Saturday, January 24, 2009


Courting HOPE

The emergence of Somdev Devvarman has given a boost to Indian tennis and may answer the big question "Who after Leander Paes and Mahesh Bhupathi?", writes M. S. Unnikrishnan

Somdev Devvarman of India holds the runners up trophy after his defeat by Marin Cilic of Croatia in the finals of the Chennai Open ATP tennis tournament in in January
Somdev Devvarman of India holds the runners up trophy after his defeat by Marin Cilic of Croatia in the finals of the Chennai Open ATP tennis tournament in in January Photos AFP

For far too long, Indian tennis has been looking for a dependable player to take the baton from Leander Paes and Mahesh Bhupathi. Though there is no dearth of talent, no one has been able to really measure up to the exacting standards of international tennis. But after an elevating performance in the Chennai Open ATP event, Somdev Devvraman seems to have bridged that gap.

Basically a clay-court player, Somdev has adapted well to hard courts, though grass still seems a suspect surface for him. At least, thatís what fans felt in Delhi during his Davis Cup debut.

Last year, Leander Paes opted for Somdev Devvarman, overlooking the claims of the better-ranked and more experienced Prakash Amritraj, in the opening singles match of the Davis Cup Asia Oceania Group-I tie against Uzbekistan in New Delhi.

Leanderís gamble backfired as Somdev lost the first dayís second singles in straight sets to Denis Istomin 3-6,4-6, 2-6. Rohan Bopanna had beaten Farrukh Dustov to put India one up, but Somdevís defeat got the team in a jam.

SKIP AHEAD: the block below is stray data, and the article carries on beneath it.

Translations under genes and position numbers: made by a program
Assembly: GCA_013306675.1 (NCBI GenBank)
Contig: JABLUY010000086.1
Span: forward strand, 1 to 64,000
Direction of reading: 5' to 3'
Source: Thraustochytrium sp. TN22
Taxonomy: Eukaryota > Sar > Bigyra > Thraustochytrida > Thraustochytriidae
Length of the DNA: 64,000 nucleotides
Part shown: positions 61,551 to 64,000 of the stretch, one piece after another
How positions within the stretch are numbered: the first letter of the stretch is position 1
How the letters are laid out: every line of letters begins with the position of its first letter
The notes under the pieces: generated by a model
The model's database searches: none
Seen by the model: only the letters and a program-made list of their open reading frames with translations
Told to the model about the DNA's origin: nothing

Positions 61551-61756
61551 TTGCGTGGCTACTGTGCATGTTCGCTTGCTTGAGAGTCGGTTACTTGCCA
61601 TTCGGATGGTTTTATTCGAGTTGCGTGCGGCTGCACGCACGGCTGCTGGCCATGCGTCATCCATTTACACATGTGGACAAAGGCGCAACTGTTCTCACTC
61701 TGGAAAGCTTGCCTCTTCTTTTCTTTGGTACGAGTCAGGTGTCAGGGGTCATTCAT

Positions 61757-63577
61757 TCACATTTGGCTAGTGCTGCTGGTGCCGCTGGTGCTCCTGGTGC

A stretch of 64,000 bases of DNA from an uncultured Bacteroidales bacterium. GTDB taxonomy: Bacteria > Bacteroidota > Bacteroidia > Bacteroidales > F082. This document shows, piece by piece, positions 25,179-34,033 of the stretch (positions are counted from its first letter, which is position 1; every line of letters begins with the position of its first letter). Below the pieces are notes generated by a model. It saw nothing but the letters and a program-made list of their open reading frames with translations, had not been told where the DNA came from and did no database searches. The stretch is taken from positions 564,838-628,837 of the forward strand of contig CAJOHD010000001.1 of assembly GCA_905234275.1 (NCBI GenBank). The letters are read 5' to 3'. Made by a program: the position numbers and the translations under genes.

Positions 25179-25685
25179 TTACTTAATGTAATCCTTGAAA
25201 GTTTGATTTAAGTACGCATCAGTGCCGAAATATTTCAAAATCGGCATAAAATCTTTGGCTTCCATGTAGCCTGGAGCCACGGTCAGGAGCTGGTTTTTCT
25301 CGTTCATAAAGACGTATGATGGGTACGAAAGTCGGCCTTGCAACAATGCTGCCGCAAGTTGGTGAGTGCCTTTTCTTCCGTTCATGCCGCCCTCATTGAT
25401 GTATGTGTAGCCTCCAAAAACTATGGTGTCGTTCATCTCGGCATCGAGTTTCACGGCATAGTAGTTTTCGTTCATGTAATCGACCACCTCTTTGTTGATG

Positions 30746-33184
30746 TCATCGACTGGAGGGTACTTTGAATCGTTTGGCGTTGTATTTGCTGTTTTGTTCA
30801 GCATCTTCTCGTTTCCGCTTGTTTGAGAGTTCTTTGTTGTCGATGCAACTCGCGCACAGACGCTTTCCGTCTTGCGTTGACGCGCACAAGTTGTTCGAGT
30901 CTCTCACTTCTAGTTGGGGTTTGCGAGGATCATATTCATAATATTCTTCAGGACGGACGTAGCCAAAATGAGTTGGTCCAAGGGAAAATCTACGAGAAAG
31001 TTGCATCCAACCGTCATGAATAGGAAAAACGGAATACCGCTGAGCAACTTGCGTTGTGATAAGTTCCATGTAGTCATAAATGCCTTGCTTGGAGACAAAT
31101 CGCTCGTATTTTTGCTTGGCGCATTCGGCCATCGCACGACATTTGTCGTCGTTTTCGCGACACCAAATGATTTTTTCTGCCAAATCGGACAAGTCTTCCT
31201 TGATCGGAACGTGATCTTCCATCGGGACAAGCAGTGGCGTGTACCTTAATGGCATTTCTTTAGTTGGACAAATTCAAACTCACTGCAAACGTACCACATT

Bopanna, who had teamed with Mahesh Bhupathi for the first time in a Davis Cup doubles tie, gave India a 2-1 lead on day two. However, he lost the reverse singles, putting India in serious trouble.

Leander understood the folly of persisting with Somdev in the crucial second reverse singles and opted for Prakash Amritraj instead. Prakash played a stunning game to nail Farrukh Dustov 6-3, 3-6, 6-3, 6-2 to save India the blushes.

Expectedly, Somdev was not considered for the Davis Cup Asia Oceania second round tie against Japan, held again in Delhi, in April 2008.

India swept the tie 4-1, and nobody even cared to remember Somdev Devvarman. Not much was heard of Somdev Devvarman after that. But the young man had been quietly slugging it out to emerge the National Collegiate Association of America (NCAA) champion for the second time. Somdev had been playing in the indoor and outdoor hard-court events in the US to hone his skills, as his clay-court specialisation would not have taken him far on the professional circuit. No wonder, he sizzled against Carlos Moya, the former World No 1 from Spain, and Ivan Karlovic (Croatia), at Chennaiís hard court.

The 23-year-old Ďnobodyí, who gained entry into the main draw as a wild card, had suddenly become Indiaís hottest tennis property. In hindsight, Paes had shown great foresight to opt for Somdev in a vital Davis Cup tie, against popular perception.

It is a sheer coincidence that Somdev Devvarman chose Nungambakkam Stadium as his big stage. Paes and Bhupathi had launched their fruitful Grand Slam doublesí partnership after they won the Chennai Open in 1997. Hopefully for Somdev, too, the Chennai Open win may prove lucky for him on the Grand Slam circuit.

A cool and collected player, Somdev keeps his emotions under check in trying situations on court, and that will be an asset as he tracks the pro circuit.

Somdev was born on February 13, 1985, at Guwahati (Assam). His mother belongs to Meghalaya and his father is from Tripura. He studied at Asan Memorial Senior Secondary School, run by a Malayalam education society in Chennai, from Class II to VIII. His father Devvarman, a senior official with the Income Tax Department, was posted there.